Where does the name "New York" come from?
New York is one of the largest cities in the United States. It has a population of approximately 30 million people most of who live in its metropolitan area. It regarded as the financial capital of the United States because it is the home to Wall Street, United Nations headquarters and the World Trade Centre. But where does the name New York come from?
The Dutch colonisation
Manhattan Island is the oldest part of New York City and still retains its old Lenape American name. Although the natives Canarsees and Lenape had lived here for many years, New York was explored by the Europeans in the 1500s.
Europeans from the Netherlands settled in the city of New York in 1624. The Dutch named the entire New York area "Nieuw Nederland" (meaning New Netherlands) and later named the town that was on the southern side of Manhattan as “Nieuw Amsterdam” (New Amsterdam), named after the capital city of Netherlands to become the current New York City. The English started to colonise New York in 1664 during the Anglo-Dutch war. They later changed the name to New York in honour of Duke of York who became King James of England.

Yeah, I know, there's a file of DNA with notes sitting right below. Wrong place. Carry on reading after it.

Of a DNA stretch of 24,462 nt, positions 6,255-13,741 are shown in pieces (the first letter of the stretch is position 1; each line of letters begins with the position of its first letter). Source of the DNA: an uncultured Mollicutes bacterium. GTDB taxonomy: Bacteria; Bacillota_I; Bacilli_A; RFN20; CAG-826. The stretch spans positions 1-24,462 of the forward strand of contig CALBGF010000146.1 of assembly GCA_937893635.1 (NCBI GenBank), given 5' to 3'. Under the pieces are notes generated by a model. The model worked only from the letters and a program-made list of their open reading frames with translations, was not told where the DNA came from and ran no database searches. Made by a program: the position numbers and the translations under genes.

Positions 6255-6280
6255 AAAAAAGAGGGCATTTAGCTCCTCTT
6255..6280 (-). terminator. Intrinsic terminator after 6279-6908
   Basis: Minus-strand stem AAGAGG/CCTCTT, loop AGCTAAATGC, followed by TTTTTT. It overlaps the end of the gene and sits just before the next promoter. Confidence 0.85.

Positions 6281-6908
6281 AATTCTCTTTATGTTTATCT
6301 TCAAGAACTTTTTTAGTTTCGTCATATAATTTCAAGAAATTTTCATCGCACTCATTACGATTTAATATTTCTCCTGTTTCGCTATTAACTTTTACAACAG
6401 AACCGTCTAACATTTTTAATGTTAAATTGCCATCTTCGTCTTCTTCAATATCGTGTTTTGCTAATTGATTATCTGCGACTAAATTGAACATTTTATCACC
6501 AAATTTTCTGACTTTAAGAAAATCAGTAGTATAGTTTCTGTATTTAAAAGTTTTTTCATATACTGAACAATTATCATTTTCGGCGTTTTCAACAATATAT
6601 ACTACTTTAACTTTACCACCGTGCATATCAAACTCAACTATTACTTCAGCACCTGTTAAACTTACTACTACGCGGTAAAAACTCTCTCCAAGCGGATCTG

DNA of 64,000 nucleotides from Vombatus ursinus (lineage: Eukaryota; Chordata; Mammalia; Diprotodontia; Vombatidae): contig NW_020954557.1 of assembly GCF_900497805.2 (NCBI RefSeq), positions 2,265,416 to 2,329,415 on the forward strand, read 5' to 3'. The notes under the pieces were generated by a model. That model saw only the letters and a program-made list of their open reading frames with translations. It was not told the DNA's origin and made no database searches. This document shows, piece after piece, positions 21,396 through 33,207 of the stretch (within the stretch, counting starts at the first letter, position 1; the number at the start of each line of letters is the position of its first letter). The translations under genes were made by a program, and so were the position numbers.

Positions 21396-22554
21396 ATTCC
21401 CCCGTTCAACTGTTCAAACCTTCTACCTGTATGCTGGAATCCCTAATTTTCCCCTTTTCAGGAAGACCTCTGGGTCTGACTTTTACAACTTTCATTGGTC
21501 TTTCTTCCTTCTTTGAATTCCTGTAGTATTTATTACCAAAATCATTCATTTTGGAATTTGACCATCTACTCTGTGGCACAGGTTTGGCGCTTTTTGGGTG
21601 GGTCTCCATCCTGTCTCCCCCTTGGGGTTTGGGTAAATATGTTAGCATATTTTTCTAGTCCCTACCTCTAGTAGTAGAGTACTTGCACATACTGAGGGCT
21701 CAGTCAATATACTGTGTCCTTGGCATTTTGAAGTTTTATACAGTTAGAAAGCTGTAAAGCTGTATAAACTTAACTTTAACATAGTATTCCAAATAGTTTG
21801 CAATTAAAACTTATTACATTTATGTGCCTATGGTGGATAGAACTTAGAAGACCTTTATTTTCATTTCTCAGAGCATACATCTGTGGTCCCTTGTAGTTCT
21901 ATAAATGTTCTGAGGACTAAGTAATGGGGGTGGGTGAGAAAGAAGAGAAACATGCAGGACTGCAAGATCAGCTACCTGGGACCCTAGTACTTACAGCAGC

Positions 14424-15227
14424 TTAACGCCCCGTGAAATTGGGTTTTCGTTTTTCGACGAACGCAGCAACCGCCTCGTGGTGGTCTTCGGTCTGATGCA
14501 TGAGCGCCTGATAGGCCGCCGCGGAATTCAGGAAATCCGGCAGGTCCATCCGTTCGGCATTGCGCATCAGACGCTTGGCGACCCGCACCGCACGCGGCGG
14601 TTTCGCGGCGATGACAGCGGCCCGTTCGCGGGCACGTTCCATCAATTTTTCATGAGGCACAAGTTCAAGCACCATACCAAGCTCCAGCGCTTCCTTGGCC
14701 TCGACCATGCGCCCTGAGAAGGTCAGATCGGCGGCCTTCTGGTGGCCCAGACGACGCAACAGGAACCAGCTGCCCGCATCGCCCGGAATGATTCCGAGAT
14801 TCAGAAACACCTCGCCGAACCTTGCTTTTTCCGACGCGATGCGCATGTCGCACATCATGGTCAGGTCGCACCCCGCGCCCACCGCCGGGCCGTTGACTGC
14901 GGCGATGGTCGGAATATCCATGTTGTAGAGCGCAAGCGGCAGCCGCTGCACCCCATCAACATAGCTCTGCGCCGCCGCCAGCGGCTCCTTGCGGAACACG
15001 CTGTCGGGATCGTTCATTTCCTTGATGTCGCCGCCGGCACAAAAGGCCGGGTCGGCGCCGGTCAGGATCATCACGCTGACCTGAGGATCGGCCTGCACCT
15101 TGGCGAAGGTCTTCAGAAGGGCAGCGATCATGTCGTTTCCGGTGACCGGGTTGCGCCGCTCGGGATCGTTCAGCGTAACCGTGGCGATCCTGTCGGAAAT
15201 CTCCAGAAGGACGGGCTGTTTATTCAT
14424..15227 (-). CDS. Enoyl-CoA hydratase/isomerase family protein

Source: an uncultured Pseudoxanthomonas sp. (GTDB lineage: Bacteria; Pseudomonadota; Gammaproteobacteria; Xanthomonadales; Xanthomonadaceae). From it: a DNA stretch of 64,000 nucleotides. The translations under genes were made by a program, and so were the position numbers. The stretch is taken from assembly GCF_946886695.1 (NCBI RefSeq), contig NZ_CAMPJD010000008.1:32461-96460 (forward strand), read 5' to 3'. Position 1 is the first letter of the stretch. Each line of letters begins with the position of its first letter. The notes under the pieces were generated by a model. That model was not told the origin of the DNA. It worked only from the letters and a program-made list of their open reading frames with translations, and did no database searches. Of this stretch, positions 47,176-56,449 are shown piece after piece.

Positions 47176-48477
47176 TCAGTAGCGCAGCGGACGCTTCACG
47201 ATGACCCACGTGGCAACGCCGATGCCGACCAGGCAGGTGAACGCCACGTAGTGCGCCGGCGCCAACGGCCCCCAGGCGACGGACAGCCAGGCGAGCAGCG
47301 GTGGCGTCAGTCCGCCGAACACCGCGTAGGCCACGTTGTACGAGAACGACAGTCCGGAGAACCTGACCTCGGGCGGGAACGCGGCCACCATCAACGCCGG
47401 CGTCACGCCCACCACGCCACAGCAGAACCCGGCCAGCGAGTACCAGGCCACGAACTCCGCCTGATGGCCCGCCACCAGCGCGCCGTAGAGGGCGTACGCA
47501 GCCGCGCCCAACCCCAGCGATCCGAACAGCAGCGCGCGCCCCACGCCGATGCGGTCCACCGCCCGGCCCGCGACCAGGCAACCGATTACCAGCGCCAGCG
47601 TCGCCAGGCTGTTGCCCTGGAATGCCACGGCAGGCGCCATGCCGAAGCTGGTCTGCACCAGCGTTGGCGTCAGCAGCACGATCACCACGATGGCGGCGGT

After the English victory
By the time the English started to colonise New York, other towns could become New York including Harlem, Brooklyn and Flushing. New York later continued to grow to become what is now the financial capital of the most powerful nation under the sun, the United States of America.
New York is also known as the Empire State because of its vast resources and wealth. This nickname appeared on the license plates between 1951 to 2001. But no historian can tell clearly where the nickname originated. It is also known as the Excelsior state which means the city is ever upward. People and businesses who reside in New York are sometimes called the New Yorkers.